Causes of Emphysema and COPD
Cigarette smoking, by far, has been concluded to be the leading cause of COPD, including emphysema. COPD is not just diagnosed in people who actively smoke cigarettes daily, but also in those who are exposed to secondhand smoking over time. Apart from tobacco cigarettes, consistent and excessive use of marijuana may also cause emphysema and other diseases of COPD.
The environmental factors contributing to the rise of COPD diagnoses include passive smoking, air pollution, chemical fumes, and working in toxic gas environments, such as cavemen working in deep tunnels of earth. The Chernobyl nuclear incident of 1986 has been known to affect a large population, of whom many were diagnosed with emphysema.
Contrary to popular belief, people may develop COPD and emphysema without having a history of cigarette smoking or being exposed to pollutants. Some cases of COPD and emphysema are hereditary, in which the genetic mutation passes on to their children. A genetic cause of emphysema is known as alpha-1 antitrypsin deficiency (AATD). This type of emphysema involves protease-related damage to the lungs and liver.
Symptoms of Emphysema and COPD
The similarities between emphysema vs COPD extend from their cause to the symptoms they present. While providing a diagnosis of emphysema or other types of COPD based solely on the symptoms presented is uncommon, there may be a potential case of COPD if the first symptoms appear during any physical activity. COPD vs emphysema may look like one or more of the following:
- A chronic cough (often also producing clear, white, green, or yellow mucus)
- Blue lips
- Blue nail bed
- Chest tightness
- Frequent colds or respiratory infections
- Low energy
- Shortness of breath
- Sudden weight loss
- Swelling or edema in lower extremities
The symptoms of COPD or emphysema take a while to appear. In some cases, they may occur only after a significant amount of damage has been done to the lungs.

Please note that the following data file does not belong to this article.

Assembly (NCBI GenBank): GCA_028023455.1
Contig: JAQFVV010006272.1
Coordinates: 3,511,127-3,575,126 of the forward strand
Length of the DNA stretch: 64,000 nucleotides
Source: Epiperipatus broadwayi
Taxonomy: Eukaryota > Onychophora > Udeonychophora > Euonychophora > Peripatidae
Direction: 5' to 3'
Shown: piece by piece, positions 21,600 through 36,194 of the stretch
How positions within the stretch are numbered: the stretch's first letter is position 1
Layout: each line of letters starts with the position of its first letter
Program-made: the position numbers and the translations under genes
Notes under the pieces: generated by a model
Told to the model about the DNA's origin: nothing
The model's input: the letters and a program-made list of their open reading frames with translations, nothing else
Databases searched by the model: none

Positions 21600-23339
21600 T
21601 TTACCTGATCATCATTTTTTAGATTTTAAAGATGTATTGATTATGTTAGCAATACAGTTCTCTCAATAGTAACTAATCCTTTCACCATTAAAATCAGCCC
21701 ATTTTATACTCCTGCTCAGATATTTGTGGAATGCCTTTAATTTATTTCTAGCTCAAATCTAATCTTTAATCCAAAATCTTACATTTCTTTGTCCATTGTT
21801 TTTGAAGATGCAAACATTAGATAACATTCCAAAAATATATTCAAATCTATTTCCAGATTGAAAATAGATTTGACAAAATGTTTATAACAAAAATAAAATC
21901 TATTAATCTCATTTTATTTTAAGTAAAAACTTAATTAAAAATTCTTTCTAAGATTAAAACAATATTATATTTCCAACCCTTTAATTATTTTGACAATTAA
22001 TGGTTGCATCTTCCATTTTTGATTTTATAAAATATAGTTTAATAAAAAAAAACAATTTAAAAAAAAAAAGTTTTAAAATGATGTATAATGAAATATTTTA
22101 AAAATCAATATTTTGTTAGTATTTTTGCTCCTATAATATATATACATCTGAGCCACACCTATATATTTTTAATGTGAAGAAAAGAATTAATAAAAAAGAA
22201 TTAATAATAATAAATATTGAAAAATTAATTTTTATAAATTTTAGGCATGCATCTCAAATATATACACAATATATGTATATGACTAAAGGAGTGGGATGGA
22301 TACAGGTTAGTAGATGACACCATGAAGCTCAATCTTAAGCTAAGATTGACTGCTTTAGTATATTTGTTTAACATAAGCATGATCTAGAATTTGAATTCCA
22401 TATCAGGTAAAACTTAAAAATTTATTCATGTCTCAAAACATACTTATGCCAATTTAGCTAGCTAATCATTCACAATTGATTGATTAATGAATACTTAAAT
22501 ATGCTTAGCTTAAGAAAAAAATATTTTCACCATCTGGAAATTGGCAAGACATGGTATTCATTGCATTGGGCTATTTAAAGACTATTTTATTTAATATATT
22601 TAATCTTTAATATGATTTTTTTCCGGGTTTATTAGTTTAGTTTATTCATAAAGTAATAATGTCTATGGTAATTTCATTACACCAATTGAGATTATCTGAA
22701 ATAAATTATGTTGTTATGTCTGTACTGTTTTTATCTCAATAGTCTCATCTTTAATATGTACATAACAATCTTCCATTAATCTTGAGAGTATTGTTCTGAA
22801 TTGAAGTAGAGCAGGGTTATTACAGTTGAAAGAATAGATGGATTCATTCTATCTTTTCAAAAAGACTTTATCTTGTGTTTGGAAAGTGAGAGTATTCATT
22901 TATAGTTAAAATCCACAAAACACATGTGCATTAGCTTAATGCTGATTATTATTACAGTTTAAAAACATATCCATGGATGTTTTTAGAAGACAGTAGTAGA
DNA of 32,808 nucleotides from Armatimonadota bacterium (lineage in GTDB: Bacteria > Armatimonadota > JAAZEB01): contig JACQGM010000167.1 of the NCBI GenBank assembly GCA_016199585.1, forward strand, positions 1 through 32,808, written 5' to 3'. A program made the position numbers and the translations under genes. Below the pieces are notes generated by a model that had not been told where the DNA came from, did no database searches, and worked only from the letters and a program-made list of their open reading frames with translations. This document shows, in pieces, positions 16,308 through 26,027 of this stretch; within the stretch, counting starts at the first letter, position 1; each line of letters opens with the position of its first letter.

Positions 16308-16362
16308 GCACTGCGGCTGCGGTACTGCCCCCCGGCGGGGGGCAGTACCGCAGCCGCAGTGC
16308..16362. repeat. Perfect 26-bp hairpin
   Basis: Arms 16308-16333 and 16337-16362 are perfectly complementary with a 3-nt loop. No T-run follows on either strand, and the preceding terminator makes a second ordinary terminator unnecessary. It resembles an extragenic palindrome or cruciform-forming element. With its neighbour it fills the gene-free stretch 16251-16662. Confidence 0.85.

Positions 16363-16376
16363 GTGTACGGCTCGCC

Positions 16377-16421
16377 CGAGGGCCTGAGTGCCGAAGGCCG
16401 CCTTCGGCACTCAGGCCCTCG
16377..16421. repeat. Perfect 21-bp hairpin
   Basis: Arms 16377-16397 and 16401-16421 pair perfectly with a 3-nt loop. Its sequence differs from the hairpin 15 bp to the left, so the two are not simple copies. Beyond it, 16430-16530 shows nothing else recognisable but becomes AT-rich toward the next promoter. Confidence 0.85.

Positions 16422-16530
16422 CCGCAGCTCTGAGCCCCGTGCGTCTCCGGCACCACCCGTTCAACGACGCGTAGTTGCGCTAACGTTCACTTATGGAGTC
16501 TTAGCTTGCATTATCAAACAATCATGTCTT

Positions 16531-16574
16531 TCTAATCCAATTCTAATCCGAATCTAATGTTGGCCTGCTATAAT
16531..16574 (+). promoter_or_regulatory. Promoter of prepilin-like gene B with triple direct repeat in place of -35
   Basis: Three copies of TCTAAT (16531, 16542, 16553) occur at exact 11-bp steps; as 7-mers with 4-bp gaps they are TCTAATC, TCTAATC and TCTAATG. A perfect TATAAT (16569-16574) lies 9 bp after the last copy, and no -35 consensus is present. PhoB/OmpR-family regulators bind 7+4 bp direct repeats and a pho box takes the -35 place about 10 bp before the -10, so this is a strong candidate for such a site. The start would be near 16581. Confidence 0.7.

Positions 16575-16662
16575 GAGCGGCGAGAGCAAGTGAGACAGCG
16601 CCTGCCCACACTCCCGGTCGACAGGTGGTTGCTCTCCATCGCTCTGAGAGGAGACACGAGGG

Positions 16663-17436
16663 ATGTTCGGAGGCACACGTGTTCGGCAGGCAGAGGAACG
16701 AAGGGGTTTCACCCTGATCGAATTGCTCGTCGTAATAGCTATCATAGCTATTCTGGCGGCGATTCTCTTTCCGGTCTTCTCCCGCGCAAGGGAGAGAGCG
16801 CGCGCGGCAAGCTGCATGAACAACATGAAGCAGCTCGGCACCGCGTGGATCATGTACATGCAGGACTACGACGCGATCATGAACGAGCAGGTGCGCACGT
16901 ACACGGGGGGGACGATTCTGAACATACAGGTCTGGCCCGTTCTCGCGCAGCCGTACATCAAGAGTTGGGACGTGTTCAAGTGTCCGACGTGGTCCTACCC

When to See a Doctor
Knowing when to seek medical attention in cases of COPD and emphysema may be tricky. Since the onset of symptoms occurs at a later stage, it is unlikely to be able to diagnose emphysema vs COPD at early stages. If you are facing any of the above-mentioned symptoms, you should visit your doctor.
For patients who have already received a diagnosis for either of the two conditions and present with the following symptoms during ongoing treatment, we suggest scheduling an appointment with your doctor today.
- Bloody mucus or sputum
- Changes in mucus or sputum amount, color, or thickness
- Disorientation or confusion
- Fever, often in addition to flu-like symptoms
- Headaches or dizziness, which is most frequent in the morning
- Increased coughing and/or wheezing
- More frequent breathlessness
- Swelling of feet or ankles does not go away after elevating your feet during sleep
- Unexplained severe weakness
The best way to prevent emphysema and other COPD conditions is to adopt a healthy lifestyle and habits. This may involve quitting smoking or not taking up this habit in the first place, minimizing workplace exposure to pollutants by wearing protective gear, such as a mask, etc.
At HG Analytics, we have hired medical professionals to answer all your queries regarding any COPD condition. If you or your loved ones are presenting with any of the symptoms of chronic obstructive pulmonary disorder or emphysema, schedule an appointment with our healthcare analysts today! We offer routine respiratory screenings, among other things, to put your worries at rest.